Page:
The analysed advertisements were produced by global pharmaceutical companies with multi-billion dollar annual turnover (Davidson and Greblov 2005). Within this specialised industry, significant resources are invested into marketing in order to maximise the potentially very-high profits that can be secured from developing and marketing a particular treatment (Kotler et al 2005). Context, therefore, is key. These firms are well-versed in the foundational concepts of marketing- that its aim is to make selling superfluous, it is to know and understand the customer so well that the product or service fits and sells itself (Kotler et al 2005). Foster (2010) cautions that “it would be erroneous to suggest that all professionals that encounter these, and other advertisements for medication […] are passive recipients of the explicit and implicit representations contained within them” (p32). However, the same author goes on to remind analysts not to underestimate the power of advertising methods and the numerous ways in which they influence individuals at conscious and sub-conscious levels.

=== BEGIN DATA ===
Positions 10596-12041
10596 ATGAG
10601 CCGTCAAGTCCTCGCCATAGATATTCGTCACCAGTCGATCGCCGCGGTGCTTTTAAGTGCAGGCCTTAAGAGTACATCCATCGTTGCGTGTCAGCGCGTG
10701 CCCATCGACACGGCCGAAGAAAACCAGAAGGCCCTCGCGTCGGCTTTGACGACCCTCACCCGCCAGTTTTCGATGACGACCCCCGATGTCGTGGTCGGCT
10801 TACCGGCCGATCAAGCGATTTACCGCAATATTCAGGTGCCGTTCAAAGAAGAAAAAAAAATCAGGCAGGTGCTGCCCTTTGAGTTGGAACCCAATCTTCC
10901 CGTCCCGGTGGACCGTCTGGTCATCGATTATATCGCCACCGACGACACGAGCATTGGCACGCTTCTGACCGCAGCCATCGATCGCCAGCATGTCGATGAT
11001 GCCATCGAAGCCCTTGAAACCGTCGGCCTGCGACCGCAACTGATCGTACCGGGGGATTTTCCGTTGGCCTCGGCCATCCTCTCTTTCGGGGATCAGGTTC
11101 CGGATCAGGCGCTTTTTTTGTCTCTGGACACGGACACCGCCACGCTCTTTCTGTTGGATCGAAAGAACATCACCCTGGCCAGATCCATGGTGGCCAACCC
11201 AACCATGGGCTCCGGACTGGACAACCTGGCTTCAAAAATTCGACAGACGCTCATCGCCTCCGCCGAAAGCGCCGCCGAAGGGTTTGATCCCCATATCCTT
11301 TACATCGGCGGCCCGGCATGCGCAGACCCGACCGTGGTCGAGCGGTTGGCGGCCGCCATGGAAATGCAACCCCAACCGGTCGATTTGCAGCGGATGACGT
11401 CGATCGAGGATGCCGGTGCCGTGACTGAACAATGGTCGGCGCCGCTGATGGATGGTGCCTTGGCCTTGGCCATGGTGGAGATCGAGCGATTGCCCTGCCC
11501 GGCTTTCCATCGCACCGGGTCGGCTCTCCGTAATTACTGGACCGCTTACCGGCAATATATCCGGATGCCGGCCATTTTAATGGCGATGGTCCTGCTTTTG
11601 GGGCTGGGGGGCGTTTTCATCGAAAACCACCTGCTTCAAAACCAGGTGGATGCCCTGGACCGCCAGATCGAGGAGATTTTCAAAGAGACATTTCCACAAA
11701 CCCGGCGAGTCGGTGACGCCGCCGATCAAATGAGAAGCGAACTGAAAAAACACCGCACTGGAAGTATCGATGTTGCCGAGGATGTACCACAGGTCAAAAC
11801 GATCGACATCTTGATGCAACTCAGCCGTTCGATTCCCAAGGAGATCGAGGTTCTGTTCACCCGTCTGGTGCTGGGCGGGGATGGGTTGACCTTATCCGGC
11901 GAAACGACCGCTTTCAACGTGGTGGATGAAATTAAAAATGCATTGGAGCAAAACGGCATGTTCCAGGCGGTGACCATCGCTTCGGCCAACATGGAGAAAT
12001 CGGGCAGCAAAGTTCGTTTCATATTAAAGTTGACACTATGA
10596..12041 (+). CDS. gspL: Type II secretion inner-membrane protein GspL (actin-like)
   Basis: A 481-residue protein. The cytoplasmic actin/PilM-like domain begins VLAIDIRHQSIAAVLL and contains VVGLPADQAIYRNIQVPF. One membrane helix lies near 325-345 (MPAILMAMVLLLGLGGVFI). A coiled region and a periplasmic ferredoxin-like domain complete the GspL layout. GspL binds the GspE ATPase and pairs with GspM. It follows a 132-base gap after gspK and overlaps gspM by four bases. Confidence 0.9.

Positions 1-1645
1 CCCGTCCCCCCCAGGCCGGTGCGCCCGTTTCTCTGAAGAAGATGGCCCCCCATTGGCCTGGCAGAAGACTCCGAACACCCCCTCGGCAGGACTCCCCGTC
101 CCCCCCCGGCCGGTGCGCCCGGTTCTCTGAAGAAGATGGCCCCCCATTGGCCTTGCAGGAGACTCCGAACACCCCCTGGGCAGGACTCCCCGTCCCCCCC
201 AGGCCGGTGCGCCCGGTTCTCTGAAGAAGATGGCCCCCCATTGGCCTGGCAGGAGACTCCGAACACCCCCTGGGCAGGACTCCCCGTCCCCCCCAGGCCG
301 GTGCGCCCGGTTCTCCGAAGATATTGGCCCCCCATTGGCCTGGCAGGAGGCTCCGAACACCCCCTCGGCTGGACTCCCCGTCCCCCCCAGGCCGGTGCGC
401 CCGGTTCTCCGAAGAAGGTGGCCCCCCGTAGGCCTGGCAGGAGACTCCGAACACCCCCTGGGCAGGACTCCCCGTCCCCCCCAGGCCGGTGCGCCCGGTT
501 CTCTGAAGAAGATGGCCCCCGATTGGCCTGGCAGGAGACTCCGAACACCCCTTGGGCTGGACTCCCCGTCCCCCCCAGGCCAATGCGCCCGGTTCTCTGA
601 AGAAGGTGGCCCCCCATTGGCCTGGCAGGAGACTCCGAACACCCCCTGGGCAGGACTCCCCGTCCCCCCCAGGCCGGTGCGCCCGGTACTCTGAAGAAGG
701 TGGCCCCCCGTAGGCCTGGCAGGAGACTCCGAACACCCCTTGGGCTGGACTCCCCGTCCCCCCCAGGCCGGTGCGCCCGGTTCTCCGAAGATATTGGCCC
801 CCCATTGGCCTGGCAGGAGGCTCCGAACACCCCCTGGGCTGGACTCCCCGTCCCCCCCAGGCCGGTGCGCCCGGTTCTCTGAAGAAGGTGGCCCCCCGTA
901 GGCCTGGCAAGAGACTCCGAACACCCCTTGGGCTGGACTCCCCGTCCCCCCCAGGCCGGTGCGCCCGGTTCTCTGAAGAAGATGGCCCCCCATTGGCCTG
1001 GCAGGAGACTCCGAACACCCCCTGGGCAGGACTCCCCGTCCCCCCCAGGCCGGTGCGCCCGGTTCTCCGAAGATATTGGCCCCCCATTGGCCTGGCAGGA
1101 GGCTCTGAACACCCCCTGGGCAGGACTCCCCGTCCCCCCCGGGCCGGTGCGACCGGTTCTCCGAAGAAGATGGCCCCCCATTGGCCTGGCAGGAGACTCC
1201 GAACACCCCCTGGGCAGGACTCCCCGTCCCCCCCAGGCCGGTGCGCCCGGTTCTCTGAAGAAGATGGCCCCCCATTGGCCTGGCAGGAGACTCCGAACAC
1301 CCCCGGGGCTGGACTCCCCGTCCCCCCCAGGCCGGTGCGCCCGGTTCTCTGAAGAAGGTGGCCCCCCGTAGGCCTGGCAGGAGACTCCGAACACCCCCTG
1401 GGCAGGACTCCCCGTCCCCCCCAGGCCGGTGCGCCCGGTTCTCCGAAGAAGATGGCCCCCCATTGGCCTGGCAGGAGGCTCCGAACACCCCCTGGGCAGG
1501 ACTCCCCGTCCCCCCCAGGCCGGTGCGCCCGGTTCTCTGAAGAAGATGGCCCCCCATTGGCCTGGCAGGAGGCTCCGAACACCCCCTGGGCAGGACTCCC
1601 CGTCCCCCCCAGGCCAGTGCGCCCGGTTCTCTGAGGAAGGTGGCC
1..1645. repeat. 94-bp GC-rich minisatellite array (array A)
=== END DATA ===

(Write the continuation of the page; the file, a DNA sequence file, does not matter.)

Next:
The under-representation of mental health conditions

The virtual absence of content related to mental health was an unexpected finding; especially given the significance that Gerada (2011) had attached to the issue in primary care referred to above. With one exception (Alzheimer’s disease), all articles and texts that were subject to analysis referred to physical health conditions only, making no mention of mental health conditions, either in the context of the occupational therapy role or in the context of a link between health and occupation. None of the advertisements analysed in RE2 were promoting medication to treat mental health problems.

Foster (2010) had used mixed quantitative and qualitative methods to examine the differences between advertisements for psychiatric and non-psychiatric medication.  That study found that advertisements for non-psychiatric medication were much more likely to contain images of people participating positively in activities of daily living, whereas advertisements for psychiatric medication tended to portray people in abnormal situations, in a negative way.   This suggests that the discourse linking occupation to health and well-being may not have been as dominant had advertisements for psychiatric medication been present.